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The Federal Housing Finance Agency hired PWC in May to formulate contingency plans for putting...

The Federal Housing Finance Agency hired PWC in May to formulate contingency plans for putting Fannie Mae and Freddie Mac into receivership, which would involve liquidating the companies. The FHFA says the plan "is routine and does not indicate any condition of the current status of the regulated entities."
Comments (11)
  • DeepValueLover
    , contributor
    Comments (8211) | Send Message
     
    This means that stock in these two GSEs are going to zero, right?
    24 Jul 2012, 07:00 AM Reply Like
  • David Sims
    , contributor
    Comments (304) | Send Message
     
    I believe FHFA has a duty to explore two options, receivership and a release from c-ship. When will they release the real plan?
    24 Jul 2012, 08:12 AM Reply Like
  • sr1977
    , contributor
    Comments (319) | Send Message
     
    When we get a real congress...don't hold your breath.
    24 Jul 2012, 08:36 AM Reply Like
  • sr1977
    , contributor
    Comments (319) | Send Message
     
    The FHFA says the plan "is routine and does not indicate any condition of the current status of the regulated entities."

     

    Truer words were never spoken: After having sucked $190 billion in aid from the U.S. Treasury, the current condition of these two regulated entities in the underwater limbo of conservatorship is "comatose with outlook negative".
    24 Jul 2012, 08:25 AM Reply Like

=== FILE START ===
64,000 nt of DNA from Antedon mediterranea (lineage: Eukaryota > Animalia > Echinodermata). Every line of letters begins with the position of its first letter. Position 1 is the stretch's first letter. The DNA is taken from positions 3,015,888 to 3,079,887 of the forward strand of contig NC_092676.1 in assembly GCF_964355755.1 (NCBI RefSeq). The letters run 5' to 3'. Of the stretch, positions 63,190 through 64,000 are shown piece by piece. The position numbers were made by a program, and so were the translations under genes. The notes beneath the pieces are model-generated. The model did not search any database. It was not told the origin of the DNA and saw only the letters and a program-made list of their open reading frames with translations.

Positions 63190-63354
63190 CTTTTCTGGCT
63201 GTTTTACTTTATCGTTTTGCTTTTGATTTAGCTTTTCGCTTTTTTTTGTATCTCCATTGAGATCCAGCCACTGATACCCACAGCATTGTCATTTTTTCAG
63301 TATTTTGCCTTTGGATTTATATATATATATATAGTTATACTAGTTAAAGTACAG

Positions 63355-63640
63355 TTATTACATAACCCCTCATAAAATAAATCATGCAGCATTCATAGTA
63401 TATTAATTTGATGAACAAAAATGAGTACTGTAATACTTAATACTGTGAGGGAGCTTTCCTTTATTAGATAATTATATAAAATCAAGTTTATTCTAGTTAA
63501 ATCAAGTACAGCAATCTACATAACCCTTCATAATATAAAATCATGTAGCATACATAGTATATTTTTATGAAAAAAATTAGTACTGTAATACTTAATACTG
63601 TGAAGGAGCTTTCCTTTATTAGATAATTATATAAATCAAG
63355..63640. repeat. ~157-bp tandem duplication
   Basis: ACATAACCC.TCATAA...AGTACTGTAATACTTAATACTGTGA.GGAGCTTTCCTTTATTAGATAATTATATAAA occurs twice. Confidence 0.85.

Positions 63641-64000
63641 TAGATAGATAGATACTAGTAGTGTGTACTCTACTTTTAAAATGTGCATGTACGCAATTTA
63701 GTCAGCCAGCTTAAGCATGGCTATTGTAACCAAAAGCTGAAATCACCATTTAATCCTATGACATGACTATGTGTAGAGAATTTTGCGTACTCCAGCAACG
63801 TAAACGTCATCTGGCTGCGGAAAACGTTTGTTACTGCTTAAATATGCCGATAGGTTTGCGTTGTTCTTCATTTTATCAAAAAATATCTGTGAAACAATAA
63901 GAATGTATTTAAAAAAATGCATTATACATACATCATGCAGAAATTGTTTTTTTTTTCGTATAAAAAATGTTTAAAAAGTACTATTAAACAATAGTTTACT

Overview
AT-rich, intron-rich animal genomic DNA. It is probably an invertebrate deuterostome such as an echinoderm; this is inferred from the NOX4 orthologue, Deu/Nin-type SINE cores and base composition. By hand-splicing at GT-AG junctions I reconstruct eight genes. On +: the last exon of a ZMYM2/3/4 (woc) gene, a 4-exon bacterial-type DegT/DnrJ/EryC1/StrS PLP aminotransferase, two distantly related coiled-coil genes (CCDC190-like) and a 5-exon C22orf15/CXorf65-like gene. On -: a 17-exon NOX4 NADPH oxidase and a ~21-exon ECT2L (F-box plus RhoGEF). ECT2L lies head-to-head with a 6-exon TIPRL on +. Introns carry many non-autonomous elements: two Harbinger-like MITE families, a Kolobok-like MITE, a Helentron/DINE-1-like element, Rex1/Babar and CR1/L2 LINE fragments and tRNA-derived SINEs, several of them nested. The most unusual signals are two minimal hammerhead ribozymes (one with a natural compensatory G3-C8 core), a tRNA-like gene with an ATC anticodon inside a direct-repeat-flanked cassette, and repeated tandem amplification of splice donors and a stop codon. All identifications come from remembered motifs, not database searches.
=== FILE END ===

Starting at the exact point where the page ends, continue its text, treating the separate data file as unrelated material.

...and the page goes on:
• David Sims
    , contributor
    Comments (304) | Send Message
     
    Comatose entities don't report operating profits. Fannie and Freddie did in the 1st Q.

     

    The government paid for 2.5 consultants to spend the past year writing a white paper on how to dismantle a $5 trillion mortgage market. That's the real waste of government funds.

     

    Jim Millstein's plan actually saves money and didn't cost taxpayers anything.
    http://seekingalpha.co...
    24 Jul 2012, 08:32 AM Reply Like
  • sr1977
    , contributor
    Comments (319) | Send Message
     
    Yes about 3 billion in profits between the two of them. But against the backdrop of having Trillions in "assets" and having received 190 biollion in aid it seems almost inconsequential.
    24 Jul 2012, 01:27 PM Reply Like
  • BigHossJLP
    , contributor
    Comment (1) | Send Message
     
    if you own stock in fnma does this mean it will be worth nothing? or will they be taken over by private banks and the stock will be converted? sorry for a rookie question.
    24 Jul 2012, 12:17 PM Reply Like
  • Danielvincer
    , contributor
    Comments (82) | Send Message
     
    Why have none of the major Gurus like Berkowitz bought any FMCC ?? Are the risks too great?
    24 Jul 2012, 01:24 PM Reply Like
  • siriusmarine
    , contributor
    Comments (3) | Send Message
     
    Stock has hit it lows...Can't see it going anywhere but up.
    24 Jul 2012, 10:43 PM Reply Like
  • illum.land
    , contributor
    Comments (14) | Send Message
     
    Fannie and Freddie stocks aren't as low as the can go. If they go into receivership the stock is delisted and goes to 0 for all common shareholders. Investing in either one is like playing Mega Millions. Yes if they are allowed to survive on their own in 5 years down the road they will be one of the most profitable companies but the uncertainty and risk is so great that you have to treat the investment as a sunk cost. Fannie and Freddie's outcome is also tied to the political game now.
    25 Jul 2012, 04:12 PM Reply Like
  • David Sims
    , contributor
    Comments (304) | Send Message
     
    If they go into receivership, taxpayers will get nothing in return. Jim Millstein's plan (AIG bailout architect), says that taxpayers can be paid back in full. I think existing shareholders get a seat at the table, but I can't say for sure.
    http://seekingalpha.co...
    25 Jul 2012, 04:44 PM Reply Like
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